The truth behind barefoot running

Sneakers are so yesterday. Should runners be taking it all off?

Eric Vouga was tired of getting injured running in shoes so he decided to go barefoot. He loved his first run — for the first 15 minutes. “I felt fast and light, gazelle-like, total exhilaration — until my calves started screaming at me,” he says. It took him three months to recover.

Flat “barefoot shoes” with no cushioning, like the Vibram FiveFingers toe-shoes, are everywhere, but this isn’t the first time the trend has emerged. “It resurfaces every 10 to 15 years — although this is the strongest I’ve ever seen it,” says Andrew Allden, a USATF Level I Coaching Educator who has trained Olympic and World Championship runners. And yet, the jury is still out.

The case for barefooting starts with shoes’ thick foam cushioning. Ironically designed as protection, some experts say the foam actually leads to injuries because it messes up a runner’s natural biomechanics by throwing off balance and stability (by blocking feedback from his or her soles) and it increases impact, by allowing a runner to do what he or she would never do in nature: Pound the pavement with a long-stride, straight-legged heel strike.

A seminal study conducted by University of Cape Town in South Africa researcher Timothy Noakes, PhD, in 2004 in the journal Medicine and Science in Sports and Exercise found that going barefoot and changing from a harsh heel-strike to a gentler forefoot landing cut impact to knees by as much as 50 percent. That’s because “a barefoot runner automatically protects the heel during barefoot running,” says Noakes.

Harvard University evolutionary biologist Daniel Lieberman, known widely as “The Barefoot Professor,” took Noakes’ findings several steps further in a study he published in the journal Nature in 2010. Using a high-speed camera shooting 500 frames per second, he found that that experienced barefooters hit the ground so smoothly that “they’re like an airplane coming in for a landing; they have no impact at all.”

When asked how this could be possible, Lieberman said it all has to do with angles. “Like a well-trained airplane pilot, a forefoot landing comes in at a shallow angle,” he says. “But a heel strike — made possible by the cushioning in the shoes — comes in a vertical angle. Like a too-steep airplane landing, it jars you.”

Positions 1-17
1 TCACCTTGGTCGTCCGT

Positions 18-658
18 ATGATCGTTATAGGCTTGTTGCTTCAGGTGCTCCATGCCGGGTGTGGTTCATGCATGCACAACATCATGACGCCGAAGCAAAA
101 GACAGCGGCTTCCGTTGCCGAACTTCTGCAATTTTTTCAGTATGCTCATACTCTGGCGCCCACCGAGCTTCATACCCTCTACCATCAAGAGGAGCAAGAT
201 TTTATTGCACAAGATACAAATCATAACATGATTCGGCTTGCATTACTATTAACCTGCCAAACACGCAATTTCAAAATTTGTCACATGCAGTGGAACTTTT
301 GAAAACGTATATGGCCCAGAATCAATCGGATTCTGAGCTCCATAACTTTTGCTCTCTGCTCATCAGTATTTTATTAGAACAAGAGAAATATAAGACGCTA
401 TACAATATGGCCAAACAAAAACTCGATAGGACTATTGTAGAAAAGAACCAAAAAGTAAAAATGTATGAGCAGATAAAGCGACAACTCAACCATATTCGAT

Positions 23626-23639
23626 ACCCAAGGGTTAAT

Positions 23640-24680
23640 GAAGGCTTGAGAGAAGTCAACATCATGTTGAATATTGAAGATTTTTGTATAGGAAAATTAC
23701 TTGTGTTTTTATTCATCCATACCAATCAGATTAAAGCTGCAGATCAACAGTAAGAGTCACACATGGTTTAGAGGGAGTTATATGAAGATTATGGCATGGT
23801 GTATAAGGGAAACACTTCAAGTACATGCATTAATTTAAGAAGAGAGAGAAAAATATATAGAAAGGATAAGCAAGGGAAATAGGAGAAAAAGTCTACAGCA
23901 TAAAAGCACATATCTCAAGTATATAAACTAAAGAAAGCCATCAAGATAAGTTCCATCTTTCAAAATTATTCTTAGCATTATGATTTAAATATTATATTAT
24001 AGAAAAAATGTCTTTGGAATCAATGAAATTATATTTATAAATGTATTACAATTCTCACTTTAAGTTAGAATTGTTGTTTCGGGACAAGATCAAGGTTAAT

Convincing, right? Hang on. “There has yet to be a scientific study conducted directly comparing barefoot and traditional shod running,” says Andrew Allden, “and the percentage of the population that can successfully run barefoot is unknown.”

The transition to barefoot and minimalist-shoe running has a potential dark side: Pain — especially to calves, ankles, Achilles tendons and metatarsals (the chain of bones that terminate in the toes), all of which are unused to the new biomechanics. This is no surprise to researcher Dr. Timothy Noakes, who noticed that some of the runners in his 2003 study developed calf pain. “While the bent knee and forefoot landing of barefoot running decrease the eccentric loading on the knee joint,” he says, “it increases it on the ankle, calves and Achilles.”

Push these underused body parts too hard too fast, and injuries are the result. Going unshod after a lifetime in shoes can be a shock to the system. “Do too much and it’s like a heroine addict going cold turkey,” says Ken Bob Saxton, author of Barefoot Running Step by Step. “It might take weeks for feet to unlearn decades of bad habits and relearn how to act like their natural selves again. It might take months. For some, it might not ever take at all.”

The “bad habits” and “new biomechanics” refer to the pronounced differences between the landing patterns of a bare/minimal-shod foot and a foot wearing a typical running shoe with 1-1/2-inches of cushioning, according to Mark DeJohn, the go-to guy for rehab and gait assessments for pro and elite ultrarunners in Bend, Oregon.

An early fan of natural movement and Vibram FiveFinger toe-shoes, DeJohn began seeing a steady stream of Vibram-wearers in his office. “I started telling runners what they didn’t want to hear: Back off. Do just a little bit at first,” DeJohn says. “But most can’t take it slow — and overload themselves. It’s the classic case of doing too much too fast.”

The bottom line: If you want to transition from a classic running shoe to a slimmer model, start by striding for just a few minutes in your lighter pair and work your way up to your usual mileage gradually. In this case, slow and steady wins the race.

Get started with our beginner's tips for minimalist running and slideshow of the season's best shoes.